An Autumn Regency Fairy Tale Costume
Spinning straw into gold on my drop spindle.
|Costume type:||Costumes for Women|
This homemade costume for women entered our 2014 Halloween Costume Contest.
A word from Anneliese, the 'An Autumn Regency Fairy Tale' costume creator:
As all tried-and-true fairy tales begin, once upon a time...an amateur seamstress wanted to make herself a Halloween costume. Inspired by the fashion of the Regency Era, as well as Paul O. Zelinsky's stunning illustrations in his retelling of the classic Grimm's fairy tale, Rumpelstiltskin, I decided on recreating the miller's daughter!
After spending hours dreaming over and looking at Regency extant garments, fashion plates and portraits, I set out to create my dress using a few yards of golden, striped cotton. After drafting the pattern, I set straight to work assembling the bodice, flat lining it with black cotton broadcloth. Making the sleeves was a process of trial and error: the long sleeve was simple and straightforward, while the decorative sleeve puff was a nightmare because polyester chiffon is a very unfriendly material.
The second part I tackled was the skirt: ripping two panels for a 90” circumference, hand stitching a 3” black cotton hem facing, and balancing the skirt with full gathers in the back and tiny pleats in the front. After trying several different trim designs, I finally settled on just sewing tabs around the edge, tacking pretty buttons on the centers and binding the edge with black cotton bias tape. Lastly, I securely whip stitched the skirt onto the inside of the bodice and, ta da, a finished Rumpelstiltskin Regency dress. I am quite pleased at the results, especially because a majority of the dress is hand sewn with period correct techniques!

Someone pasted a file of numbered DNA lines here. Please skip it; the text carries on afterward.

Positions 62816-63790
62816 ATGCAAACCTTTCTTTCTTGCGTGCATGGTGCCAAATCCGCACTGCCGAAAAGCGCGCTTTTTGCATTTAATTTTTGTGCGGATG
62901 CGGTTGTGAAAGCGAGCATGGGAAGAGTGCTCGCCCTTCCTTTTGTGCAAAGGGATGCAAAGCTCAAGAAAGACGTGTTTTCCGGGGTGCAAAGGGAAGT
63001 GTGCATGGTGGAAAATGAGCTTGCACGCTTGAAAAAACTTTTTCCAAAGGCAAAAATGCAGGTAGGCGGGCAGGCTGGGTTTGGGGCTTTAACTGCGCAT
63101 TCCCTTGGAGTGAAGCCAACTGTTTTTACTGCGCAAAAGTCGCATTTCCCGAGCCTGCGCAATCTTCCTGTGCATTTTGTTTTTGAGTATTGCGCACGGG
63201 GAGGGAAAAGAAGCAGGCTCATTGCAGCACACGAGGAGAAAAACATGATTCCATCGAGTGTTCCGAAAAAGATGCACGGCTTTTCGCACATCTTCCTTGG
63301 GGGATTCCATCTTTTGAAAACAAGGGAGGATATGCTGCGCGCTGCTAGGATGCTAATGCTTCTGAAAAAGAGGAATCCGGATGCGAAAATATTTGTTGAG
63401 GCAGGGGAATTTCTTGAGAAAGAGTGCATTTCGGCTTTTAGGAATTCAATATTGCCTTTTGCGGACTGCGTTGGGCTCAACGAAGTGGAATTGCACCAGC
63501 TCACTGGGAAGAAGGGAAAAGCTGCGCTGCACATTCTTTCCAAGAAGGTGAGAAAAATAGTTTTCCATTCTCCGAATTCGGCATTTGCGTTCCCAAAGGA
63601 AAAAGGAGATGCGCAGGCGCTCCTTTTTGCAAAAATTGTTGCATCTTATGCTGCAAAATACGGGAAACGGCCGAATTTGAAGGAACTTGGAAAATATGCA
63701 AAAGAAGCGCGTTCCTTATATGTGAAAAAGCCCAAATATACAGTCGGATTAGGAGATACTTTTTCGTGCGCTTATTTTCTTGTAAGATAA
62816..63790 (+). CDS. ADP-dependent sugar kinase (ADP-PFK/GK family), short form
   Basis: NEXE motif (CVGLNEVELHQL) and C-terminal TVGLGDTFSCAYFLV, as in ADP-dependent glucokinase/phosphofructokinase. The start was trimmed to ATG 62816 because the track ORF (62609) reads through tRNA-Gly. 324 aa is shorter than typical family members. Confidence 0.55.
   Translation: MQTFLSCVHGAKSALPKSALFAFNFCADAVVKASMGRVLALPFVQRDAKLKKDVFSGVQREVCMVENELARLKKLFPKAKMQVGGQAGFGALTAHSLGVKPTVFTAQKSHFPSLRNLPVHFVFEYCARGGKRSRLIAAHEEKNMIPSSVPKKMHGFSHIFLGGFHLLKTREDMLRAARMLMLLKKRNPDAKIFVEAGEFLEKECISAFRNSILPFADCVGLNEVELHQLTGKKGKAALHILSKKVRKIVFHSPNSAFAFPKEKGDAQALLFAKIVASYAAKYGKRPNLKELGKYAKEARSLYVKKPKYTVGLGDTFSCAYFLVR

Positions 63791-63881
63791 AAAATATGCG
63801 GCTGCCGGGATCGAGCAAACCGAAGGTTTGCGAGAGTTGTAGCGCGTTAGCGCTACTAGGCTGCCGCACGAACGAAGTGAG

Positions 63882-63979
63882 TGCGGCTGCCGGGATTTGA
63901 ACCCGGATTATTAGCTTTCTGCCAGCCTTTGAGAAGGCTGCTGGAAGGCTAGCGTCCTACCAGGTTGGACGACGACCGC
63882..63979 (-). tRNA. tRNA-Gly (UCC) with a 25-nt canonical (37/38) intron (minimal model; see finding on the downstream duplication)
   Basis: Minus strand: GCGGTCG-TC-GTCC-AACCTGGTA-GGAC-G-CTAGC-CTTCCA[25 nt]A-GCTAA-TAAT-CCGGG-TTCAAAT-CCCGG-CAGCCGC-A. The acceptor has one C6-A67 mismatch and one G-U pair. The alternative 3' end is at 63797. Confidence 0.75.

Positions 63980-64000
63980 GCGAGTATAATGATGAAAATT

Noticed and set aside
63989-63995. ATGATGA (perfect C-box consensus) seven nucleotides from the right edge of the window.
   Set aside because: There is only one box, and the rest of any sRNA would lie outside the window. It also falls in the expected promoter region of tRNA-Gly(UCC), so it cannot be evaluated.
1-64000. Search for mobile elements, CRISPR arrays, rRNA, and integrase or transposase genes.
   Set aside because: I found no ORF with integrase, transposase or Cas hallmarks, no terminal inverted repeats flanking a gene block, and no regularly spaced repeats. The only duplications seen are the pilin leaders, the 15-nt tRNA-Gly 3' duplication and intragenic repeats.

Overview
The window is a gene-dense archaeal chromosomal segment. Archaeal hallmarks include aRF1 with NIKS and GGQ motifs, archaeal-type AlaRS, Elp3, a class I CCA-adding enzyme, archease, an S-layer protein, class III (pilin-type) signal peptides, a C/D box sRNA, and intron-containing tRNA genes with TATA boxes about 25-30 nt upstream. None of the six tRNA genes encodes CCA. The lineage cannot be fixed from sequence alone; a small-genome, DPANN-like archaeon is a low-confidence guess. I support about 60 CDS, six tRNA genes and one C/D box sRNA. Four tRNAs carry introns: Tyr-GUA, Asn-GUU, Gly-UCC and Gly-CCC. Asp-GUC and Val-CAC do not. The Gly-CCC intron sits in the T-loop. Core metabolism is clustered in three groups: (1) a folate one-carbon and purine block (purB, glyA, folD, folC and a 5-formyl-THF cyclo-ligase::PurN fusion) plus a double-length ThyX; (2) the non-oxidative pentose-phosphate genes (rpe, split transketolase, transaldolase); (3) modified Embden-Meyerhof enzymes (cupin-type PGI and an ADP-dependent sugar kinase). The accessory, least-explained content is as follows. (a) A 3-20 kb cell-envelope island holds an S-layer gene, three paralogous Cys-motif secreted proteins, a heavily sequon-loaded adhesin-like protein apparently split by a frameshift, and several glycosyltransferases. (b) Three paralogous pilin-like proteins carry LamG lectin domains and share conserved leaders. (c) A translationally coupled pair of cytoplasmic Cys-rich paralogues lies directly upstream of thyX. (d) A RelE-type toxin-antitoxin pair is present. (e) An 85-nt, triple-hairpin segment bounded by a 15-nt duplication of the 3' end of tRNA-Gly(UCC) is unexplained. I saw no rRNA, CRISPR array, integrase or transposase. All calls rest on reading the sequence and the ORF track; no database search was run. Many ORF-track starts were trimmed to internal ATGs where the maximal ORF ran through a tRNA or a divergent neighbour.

No costume would be complete without accessories, so, first, I quickly stitched up a ruffly chemisette, based off of period examples I have seen. Made from plain white cotton, my chemisette pieces started out as those included in the Sense & Sensibility Regency Underthings Pattern...however, from there, I just made it up. Then, I decided to make a hairpiece; a band made from plastic boning and bias tape served as the base. A puff of velvet and a woven braid of fake hair and gold rope trim complete the look. As most of the materials came from the ever-growing stash and the drop spindle was a gift, the total cost for the project was only about $30 – success!
And she lived happily ever after...